We spoke to Jamie Kidd, to find out what its like to work with Forward and within the spinal cord injury community.
What do you do at Forward Ability Support? What does a typical day look like for you?
A typical day for me will begin with a morning shift starting anywhere between 6-8am. Morning shifts are centred around supporting your client to get ready for the day. I would then usually do either a lunch shift to assist in meal preparation or domestic shift to assist with cleaning. After that I have a few hours break, then I generally do an evening shift which consists of supporting a client in their night routine.
What is your background – how did you become interested in personal care?
Before moving into personal care I spent the majority of my working life doing administration roles, mainly for NFPs. After speaking to a friend in the care industry and wanting to make a change to a more hands on role making a move into personal care seemed like the right decision.
How did you find out about Forward and what prompted you to apply?
I’m currently undertaking the more jobs more care apprenticeship. Through this they set me up with Forward as my host employee. Once I had spoken to Forward and had a good understanding of the role I felt it was a great opportunity for me to begin my personal care career.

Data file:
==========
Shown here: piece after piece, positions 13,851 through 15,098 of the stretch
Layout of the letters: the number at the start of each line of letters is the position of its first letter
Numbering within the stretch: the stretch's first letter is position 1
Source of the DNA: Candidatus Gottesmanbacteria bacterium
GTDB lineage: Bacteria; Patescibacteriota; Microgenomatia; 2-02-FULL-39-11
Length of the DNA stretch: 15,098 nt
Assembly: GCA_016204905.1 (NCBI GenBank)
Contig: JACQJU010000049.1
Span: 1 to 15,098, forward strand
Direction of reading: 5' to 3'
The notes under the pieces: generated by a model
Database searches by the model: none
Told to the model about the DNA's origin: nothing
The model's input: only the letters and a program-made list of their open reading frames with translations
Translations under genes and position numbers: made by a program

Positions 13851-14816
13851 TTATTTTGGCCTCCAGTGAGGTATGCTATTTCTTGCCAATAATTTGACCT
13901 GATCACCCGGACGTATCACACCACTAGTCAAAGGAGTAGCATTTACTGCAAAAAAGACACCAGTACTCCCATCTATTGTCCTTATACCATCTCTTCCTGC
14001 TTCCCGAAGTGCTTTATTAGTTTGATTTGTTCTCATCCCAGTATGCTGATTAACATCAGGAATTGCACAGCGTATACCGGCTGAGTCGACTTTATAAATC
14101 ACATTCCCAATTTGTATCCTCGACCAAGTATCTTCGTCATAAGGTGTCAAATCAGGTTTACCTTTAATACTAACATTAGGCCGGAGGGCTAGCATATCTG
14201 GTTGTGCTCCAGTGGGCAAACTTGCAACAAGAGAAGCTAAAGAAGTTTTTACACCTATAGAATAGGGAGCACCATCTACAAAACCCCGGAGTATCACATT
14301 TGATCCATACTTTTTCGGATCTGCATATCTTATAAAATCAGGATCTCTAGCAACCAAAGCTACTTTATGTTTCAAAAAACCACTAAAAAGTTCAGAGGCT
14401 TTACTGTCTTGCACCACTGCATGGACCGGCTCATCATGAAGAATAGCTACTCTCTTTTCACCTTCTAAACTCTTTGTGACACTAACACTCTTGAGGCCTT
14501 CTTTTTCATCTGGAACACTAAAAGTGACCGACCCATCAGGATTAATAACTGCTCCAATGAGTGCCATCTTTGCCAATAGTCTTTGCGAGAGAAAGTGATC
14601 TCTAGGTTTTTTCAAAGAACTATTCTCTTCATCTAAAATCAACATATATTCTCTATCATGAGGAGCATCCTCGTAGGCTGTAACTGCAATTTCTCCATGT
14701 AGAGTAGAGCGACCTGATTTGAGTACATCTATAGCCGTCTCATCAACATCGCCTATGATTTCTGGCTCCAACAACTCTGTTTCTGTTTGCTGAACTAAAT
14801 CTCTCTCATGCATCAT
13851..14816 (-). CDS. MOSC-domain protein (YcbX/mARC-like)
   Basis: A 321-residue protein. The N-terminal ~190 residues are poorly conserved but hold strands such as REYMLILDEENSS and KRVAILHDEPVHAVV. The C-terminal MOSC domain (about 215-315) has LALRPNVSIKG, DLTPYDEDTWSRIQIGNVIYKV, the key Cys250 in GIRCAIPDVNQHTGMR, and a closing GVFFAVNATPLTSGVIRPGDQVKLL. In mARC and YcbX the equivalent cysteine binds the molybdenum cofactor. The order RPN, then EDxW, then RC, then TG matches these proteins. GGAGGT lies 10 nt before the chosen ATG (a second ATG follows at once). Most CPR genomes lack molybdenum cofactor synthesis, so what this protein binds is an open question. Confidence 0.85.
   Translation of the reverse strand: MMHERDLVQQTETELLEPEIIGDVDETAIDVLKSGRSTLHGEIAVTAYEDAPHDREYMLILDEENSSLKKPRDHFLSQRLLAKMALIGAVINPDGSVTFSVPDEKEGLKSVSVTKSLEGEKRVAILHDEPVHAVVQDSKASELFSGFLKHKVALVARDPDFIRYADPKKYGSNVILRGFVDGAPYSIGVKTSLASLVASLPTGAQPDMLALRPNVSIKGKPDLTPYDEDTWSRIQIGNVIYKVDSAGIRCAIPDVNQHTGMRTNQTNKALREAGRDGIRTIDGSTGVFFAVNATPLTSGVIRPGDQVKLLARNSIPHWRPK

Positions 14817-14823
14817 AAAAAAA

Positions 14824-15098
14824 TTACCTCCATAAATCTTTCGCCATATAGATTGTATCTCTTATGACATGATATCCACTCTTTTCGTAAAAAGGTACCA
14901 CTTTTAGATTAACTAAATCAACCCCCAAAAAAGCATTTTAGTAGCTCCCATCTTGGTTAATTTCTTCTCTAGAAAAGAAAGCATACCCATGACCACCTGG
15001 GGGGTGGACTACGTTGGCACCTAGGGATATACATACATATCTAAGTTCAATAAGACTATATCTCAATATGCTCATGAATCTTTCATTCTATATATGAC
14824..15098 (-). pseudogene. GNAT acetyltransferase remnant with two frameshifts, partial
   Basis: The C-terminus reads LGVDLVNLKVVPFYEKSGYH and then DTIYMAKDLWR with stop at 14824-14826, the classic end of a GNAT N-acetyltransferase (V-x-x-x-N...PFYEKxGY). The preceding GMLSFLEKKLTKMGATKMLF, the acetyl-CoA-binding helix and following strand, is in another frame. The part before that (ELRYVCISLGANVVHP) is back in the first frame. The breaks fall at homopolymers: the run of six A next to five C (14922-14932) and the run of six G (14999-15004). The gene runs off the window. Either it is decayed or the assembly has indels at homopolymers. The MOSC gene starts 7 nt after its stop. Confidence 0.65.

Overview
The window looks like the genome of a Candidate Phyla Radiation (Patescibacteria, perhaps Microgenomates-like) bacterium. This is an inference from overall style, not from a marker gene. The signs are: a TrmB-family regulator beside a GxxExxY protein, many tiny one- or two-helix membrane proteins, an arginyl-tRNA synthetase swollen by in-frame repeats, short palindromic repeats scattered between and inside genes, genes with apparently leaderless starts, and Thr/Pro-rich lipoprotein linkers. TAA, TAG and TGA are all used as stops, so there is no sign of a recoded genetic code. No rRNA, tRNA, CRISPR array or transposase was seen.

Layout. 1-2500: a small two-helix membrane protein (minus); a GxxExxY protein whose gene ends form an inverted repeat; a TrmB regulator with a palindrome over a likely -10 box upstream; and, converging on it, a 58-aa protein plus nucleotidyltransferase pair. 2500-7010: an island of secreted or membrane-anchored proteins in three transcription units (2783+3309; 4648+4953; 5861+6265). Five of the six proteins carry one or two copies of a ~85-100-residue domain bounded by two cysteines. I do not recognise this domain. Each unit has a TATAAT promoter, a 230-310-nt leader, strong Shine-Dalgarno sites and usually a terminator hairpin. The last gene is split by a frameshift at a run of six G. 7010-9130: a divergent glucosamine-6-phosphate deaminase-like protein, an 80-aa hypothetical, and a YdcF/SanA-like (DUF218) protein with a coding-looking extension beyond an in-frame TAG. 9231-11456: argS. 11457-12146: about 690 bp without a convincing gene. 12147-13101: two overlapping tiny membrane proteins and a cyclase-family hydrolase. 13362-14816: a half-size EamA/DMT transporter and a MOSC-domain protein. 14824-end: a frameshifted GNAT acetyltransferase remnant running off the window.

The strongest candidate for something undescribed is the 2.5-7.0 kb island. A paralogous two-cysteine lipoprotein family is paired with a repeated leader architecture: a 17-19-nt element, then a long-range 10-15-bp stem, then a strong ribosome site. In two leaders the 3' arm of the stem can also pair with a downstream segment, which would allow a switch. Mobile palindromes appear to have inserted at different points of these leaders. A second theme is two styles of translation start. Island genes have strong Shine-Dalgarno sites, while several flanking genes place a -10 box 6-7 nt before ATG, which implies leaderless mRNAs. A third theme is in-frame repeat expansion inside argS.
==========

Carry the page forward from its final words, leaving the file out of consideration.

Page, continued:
What is your favourite thing about your job?
My favourite thing about my job is the people. The interactions you have with clients are so rewarding and being able to support people everyday is so fulfilling.
What would be some advice you’d tell someone thinking about becoming a personal care assistant?
I would tell them to do it! There are so many benefits to being a personal care assistant and it is a career that I would definitely encourage people to try.
What sort of support services and training do you get working for Forward?
When you first start with a client you are provided a buddy. You get to do these buddy shifts so you feel confident in doing the shift by yourself. Forward also require you to do refresher training every 6 months. I also have a relationship with my rostering lead who makes me feel supported at all times and comfortable to discuss anything with them.
What are one of your favourite activities to do with your clients? Can you share a particular client story?
Just interacting with clients is my favourite activity. There is so much to learn from them and getting to speak and hear their stories gives you the opportunity to gain a better understanding of the needs of someone with a spinal cord injury.
Why do you like working in spinal care as opposed to general care and support?
Spinal care is the first support role I have worked in so I haven’t experienced working in general care. I like working in spinal care as there is a lot to learn and it is such a rewarding role.
Why do you think it’s important to have specialised care for spinal cord injury?
It’s important to have specialised care for spinal cord injuries as the needs are different. There are more considerations to take into account and the requirements can be more complex than general care.